As your local water provider, Santa Margarita Water District not only ensures that you have water every day of the year, but we also plan for emergencies which come in all shapes and sizes - earthquakes, droughts, storms, power outages, terrorism, or major line breaks.
Investing in Water Storage + Local Supply
The region is heavily dependent on imported drinking water because we do not have a local, reliable groundwater source. The District set a strategic goal to have a six-month supply of drinking water readily available if a major emergency knocks out our imported water supply. Currently, Santa Margarita Water has well over 200 million gallons of water stored in regional reservoirs, including the award-winning Upper Chiquita Reservoir which was developed and built by the District in 2011. The District also has agreements with regional agencies to acquire water in an emergency. Additionally, the District is investing in local, reliable and sustainable water supplies to reduce our dependence on imported water supplies.
Santa Margarita Water maintains a comprehensive emergency preparedness plan compliant with the National Incident Management System.
Investing in Infrastructure Maintenance
A major part of our emergency preparedness includes our ongoing commitment to maintaining critical infrastructure so it can be reliable in an emergency. Explore some of these projects by visiting our interactive Capital Improvement Program at smwd.com/CRP.
Water Supply At Home
Having an ample supply of water is a top priority in an emergency. You can live for weeks without food, but without water, you can die in as little as 3 days. Help Santa Margarita Water District, emergency responders, and other relief organizations help you by having an adequate emergency supply of water, food and other essentials.
Store one gallon of water per person, per day for three days.
According to the American Red Cross and FEMA, you should store at least a two-week supply of water for each member of your family. A minimum three-day supply is essential. Don’t forget to store additional supplies for your pets.
In an emergency, drink at least 2 quarts of water a day, 3 to 4 quarts a day if you are in a hot climate, pregnant, sick, or a child. If supplies run low, don’t ration water: Drink the amount you need today and look for more tomorrow.
Emergency Water Sources
- Melted ice cubes
- Water drained from the water heater (undamaged water heater)
- Liquids from canned goods such as fruit or vegetable juices
- Hot water boilers (home heating system)
- Water beds (fungicides added to the water or chemicals in the vinyl may make water unsafe to use)
- Swimming pools and spas (chemicals are too concentrated for safe drinking but can be used for personal hygiene)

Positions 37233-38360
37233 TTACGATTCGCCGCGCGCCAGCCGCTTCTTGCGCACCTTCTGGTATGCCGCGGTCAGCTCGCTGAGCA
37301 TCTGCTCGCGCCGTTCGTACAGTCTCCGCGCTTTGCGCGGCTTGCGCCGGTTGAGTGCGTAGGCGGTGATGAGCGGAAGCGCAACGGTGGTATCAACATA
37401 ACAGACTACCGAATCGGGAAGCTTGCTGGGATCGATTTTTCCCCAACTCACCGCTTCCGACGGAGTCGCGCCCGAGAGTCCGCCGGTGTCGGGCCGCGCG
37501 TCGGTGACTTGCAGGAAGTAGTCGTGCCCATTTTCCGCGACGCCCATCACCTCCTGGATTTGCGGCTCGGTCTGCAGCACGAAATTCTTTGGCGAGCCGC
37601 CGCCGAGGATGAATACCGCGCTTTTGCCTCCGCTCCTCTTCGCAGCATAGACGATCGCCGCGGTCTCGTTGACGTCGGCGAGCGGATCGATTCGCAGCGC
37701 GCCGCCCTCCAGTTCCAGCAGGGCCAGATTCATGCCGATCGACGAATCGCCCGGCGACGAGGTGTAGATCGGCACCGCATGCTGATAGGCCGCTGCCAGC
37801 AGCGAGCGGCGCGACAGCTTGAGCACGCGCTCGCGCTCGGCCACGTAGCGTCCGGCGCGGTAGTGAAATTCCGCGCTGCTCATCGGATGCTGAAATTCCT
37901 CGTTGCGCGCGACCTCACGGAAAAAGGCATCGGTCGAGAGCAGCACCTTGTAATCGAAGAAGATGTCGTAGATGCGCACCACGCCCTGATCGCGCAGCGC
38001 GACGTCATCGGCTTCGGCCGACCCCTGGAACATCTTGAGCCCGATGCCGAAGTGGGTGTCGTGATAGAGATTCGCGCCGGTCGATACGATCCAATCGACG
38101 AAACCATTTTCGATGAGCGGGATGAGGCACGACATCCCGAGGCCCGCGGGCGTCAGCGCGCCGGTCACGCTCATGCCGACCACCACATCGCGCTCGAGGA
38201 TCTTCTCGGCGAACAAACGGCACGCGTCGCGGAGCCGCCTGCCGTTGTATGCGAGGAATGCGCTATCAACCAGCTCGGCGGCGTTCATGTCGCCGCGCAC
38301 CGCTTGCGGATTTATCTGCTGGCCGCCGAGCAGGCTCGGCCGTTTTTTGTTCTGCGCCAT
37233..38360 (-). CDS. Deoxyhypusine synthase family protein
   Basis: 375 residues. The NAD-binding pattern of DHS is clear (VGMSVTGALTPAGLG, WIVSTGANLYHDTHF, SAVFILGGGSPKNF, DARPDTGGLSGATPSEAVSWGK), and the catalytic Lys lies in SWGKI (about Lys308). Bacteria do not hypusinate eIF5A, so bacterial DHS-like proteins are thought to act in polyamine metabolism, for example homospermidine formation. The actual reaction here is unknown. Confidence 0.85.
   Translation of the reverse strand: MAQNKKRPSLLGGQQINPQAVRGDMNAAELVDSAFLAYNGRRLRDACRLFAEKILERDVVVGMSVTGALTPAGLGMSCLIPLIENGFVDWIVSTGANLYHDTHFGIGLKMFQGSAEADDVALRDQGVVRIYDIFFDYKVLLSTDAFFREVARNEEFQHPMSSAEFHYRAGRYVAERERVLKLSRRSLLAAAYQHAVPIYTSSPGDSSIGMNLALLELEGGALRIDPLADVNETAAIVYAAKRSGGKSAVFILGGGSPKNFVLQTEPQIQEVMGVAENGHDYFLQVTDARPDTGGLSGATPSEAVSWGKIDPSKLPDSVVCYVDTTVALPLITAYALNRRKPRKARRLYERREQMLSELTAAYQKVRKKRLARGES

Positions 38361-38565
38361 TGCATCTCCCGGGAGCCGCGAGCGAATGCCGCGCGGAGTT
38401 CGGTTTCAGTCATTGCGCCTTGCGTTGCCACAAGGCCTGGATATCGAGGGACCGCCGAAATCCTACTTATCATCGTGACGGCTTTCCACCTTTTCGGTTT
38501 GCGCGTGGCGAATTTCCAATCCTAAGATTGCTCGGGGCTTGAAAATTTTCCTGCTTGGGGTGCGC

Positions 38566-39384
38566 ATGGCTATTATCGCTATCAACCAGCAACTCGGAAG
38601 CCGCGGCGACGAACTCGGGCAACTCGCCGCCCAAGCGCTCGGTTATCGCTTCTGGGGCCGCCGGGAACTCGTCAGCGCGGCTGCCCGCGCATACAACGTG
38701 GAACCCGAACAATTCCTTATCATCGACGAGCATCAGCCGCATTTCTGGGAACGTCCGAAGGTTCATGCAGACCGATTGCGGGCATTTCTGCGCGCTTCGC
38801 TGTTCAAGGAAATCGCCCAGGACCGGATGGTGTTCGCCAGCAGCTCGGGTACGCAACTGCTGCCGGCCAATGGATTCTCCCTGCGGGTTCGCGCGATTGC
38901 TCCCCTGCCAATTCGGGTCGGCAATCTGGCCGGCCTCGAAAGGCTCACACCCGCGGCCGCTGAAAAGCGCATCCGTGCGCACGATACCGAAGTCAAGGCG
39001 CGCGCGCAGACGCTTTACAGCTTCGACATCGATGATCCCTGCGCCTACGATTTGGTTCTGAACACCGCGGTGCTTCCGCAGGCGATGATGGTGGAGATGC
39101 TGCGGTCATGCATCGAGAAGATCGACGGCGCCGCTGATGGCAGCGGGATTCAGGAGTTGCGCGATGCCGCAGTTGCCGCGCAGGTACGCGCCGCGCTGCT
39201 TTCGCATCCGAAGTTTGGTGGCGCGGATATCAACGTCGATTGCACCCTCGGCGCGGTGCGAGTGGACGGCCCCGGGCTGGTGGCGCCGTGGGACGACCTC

If you have used all your stored water and there are no other reliable clean water sources, it may become necessary to treat suspicious water. Treat all water of uncertain quality before using it for drinking, food washing or preparation, washing dishes, brushing teeth or making ice. In addition to having a bad odor and taste, contaminated water can contain microorganisms (germs) that cause diseases such as dysentery, cholera, typhoid, and hepatitis.
There are many ways to treat water. Often the best solution is a combination of methods. Before treating, let any suspended particles settle to the bottom or strain them through coffee filters or layers of clean cloth.
Boiling is the safest method of treating water. In a large pot or kettle, bring water to a rolling boil for one full minute, keeping in mind that some water will evaporate. Let the water cool before drinking.
Boiled water will taste better if you put oxygen back into it by pouring the water back and forth between two clean containers. This also will improve the taste of stored water.
You can use household liquid bleach to kill microorganisms. Use only regular household liquid bleach that contains 5.25 to 6.0 percent sodium hypochlorite. Do not use scented bleaches, color-safe bleaches or bleaches with added cleaners.
Add 16 drops (1/8 teaspoon) of bleach per gallon of water, stir and let stand for 30 minutes. The water should have a slight bleach odor. If it doesn’t, then repeat the dosage and let stand another 15 minutes. If it still does not smell of chlorine, discard it and find another source of water.
Other chemicals, such as iodine or water treatment products sold in camping or surplus stores that do not contain 5.25 or 6.0 percent sodium hypochlorite as the only active ingredient, are not recommended and should not be used.
While boiling and chlorination will kill most microbes in water, distillation will remove microbes (germs) that resist these methods, as well as heavy metals, salts, and most other chemicals. Distillation involves boiling water and then the collection of only the vapor that condenses. The condensed vapor will not include salt or most other impurities.
To distill, fill a pot halfway with water. Tie a cup to the handle on the pot’s lid so that the cup will hang right-side-up when the lid is upside-down (make sure the cup is not dangling into the water) and boil the water for 20 minutes. The water that drips from the lid into the cup is distilled.
Before, During & After an Emergency
AlertOC is a mass notiﬁcation system that will inform Orange County residents and businesses of emergencies. By registering with AlertOC, urgent voice messages will be sent to your home, cell or business phone. Text messages will also be sent to cell phones, e-mail accounts, and TTY/TDD equipment.